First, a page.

Milwaukee Brewing to use solar energy

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Milwaukee Brewing Company has announced it will install a solar hot water system at its Walker’s Point brewery. The 28-panel system will pre-heat water before it is used for brewing.

The brewery expects to install the system in early 2013. It will save the company about 27 percent in energy costs during the brewing process.

Milwaukee Shines, the city’s solar program, helped Milwaukee Brewing Co. find partners for the project. The state’s Focus on Energy program, Me2 and Milwaukee Shines all provided grants for the system.

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The Me2 grant stipulates that 40 percent of labor hours on the project will be awarded to historically underemployed or unemployed Milwaukee residents.

“Milwaukee is demonstrating that investing in clean energy and energy efficiency is not only good for the bottom line, but puts our citizens back to work,” said Milwaukee Mayor Tom Barrett.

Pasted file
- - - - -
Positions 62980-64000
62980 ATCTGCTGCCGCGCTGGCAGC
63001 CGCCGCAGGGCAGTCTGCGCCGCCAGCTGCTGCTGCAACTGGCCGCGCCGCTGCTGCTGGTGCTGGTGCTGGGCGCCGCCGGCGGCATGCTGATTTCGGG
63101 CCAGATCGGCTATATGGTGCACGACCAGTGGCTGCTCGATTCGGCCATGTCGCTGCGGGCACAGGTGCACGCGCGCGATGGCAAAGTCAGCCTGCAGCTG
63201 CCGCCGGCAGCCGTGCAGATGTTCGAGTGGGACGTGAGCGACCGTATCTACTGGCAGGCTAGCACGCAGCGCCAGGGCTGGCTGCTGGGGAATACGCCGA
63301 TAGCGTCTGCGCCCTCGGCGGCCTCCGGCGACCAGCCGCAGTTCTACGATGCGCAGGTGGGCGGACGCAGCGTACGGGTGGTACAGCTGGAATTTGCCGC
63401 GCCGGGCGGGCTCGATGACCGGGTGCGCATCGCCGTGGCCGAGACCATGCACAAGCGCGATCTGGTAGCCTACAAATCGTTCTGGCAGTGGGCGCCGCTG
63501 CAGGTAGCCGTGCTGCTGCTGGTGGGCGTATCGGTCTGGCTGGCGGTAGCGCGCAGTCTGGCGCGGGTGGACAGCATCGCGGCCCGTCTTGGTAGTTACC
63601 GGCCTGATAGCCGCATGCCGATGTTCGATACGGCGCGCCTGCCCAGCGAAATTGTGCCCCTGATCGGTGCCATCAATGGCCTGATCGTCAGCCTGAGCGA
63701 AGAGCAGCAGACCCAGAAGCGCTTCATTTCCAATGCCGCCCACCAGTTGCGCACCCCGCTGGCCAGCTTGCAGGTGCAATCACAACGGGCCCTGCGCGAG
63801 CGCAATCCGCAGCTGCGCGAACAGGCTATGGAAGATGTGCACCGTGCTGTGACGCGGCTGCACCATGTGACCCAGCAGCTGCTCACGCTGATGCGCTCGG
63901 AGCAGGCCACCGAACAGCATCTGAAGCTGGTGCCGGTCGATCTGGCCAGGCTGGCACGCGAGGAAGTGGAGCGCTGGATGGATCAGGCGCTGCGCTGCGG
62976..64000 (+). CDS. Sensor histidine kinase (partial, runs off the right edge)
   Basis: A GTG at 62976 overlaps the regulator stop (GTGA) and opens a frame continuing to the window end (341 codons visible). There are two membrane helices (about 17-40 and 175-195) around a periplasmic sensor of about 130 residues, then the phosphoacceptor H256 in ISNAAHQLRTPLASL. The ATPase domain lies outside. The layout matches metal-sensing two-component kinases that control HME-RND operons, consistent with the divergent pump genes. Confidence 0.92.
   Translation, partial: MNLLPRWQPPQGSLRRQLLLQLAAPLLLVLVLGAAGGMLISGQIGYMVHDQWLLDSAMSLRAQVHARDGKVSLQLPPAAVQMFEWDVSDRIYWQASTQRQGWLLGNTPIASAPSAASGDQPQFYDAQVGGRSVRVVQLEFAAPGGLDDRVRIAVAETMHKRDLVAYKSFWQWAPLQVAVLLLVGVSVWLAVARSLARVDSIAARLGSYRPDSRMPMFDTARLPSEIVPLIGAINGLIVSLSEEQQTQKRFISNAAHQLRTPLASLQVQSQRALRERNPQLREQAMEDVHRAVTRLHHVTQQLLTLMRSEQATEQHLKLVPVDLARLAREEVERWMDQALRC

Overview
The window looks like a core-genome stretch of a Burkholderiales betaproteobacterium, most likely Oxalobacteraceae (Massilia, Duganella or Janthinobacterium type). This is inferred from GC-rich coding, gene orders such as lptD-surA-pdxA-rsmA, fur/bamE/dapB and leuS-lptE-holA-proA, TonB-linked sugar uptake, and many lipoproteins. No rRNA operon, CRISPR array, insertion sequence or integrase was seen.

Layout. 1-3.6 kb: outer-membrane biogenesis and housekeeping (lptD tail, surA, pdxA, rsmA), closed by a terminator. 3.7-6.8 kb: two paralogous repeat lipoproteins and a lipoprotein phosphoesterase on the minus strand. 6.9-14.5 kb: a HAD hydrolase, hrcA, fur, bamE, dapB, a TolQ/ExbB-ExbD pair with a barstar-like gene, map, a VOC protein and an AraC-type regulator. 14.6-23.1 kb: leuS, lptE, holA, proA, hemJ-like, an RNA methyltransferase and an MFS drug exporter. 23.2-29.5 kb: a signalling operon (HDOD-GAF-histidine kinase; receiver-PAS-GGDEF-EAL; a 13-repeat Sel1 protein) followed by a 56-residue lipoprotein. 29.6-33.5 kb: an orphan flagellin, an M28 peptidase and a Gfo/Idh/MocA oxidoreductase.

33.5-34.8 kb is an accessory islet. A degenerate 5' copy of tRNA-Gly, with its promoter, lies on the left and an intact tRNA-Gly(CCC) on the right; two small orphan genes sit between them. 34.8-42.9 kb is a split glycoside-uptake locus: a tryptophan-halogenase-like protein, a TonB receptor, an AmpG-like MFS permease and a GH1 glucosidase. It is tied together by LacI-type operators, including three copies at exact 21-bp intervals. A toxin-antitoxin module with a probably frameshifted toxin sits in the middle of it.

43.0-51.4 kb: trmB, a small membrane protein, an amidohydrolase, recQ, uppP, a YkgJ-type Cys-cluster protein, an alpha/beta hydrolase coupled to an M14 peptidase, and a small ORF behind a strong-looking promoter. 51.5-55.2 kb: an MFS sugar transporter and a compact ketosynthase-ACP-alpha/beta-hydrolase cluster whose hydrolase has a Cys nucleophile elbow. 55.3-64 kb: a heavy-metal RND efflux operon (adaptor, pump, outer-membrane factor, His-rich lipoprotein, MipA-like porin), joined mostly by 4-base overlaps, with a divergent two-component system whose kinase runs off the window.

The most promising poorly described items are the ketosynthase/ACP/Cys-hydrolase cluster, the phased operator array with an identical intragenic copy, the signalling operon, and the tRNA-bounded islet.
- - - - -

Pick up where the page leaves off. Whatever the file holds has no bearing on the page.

Me2 and Milwaukee Shines also assisted with technical expertise and incentives to encourage the company to install the solar hot water system.

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“These innovative City of Milwaukee energy programs are designed to help business owners and residents see an immediate reduction in their energy bills, while creating local jobs for our citizens and creating a better environment for our community,” said Amy Heart, City of Milwaukee solar program manager.

The solar panels, solar storage tanks and controls for the project will be made at Caleffi Solar in Milwaukee’s Menomonee Valley.

Milwaukee Shines and Caleffi will feature the project as a national case study and the brewery will have an interactive display about the energy savings of solar when used in brewing.

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“The City’s energy programs were a great asset to help us save energy and increase our competitiveness,” said Jim McCabe, owner and founder of Milwaukee Brewing Company. “We hope our installation encourages others to make the investment as well,” said McCabe.

Milwaukee Brewing also practices sustainability elsewhere in its business. The brewery has a boiler that runs on biodiesel created from used cooking grease collected from local restaurants and Milwaukee County Parks. It sends used grain to Growing Power for compost. The company also reuses gray water for cleaning.

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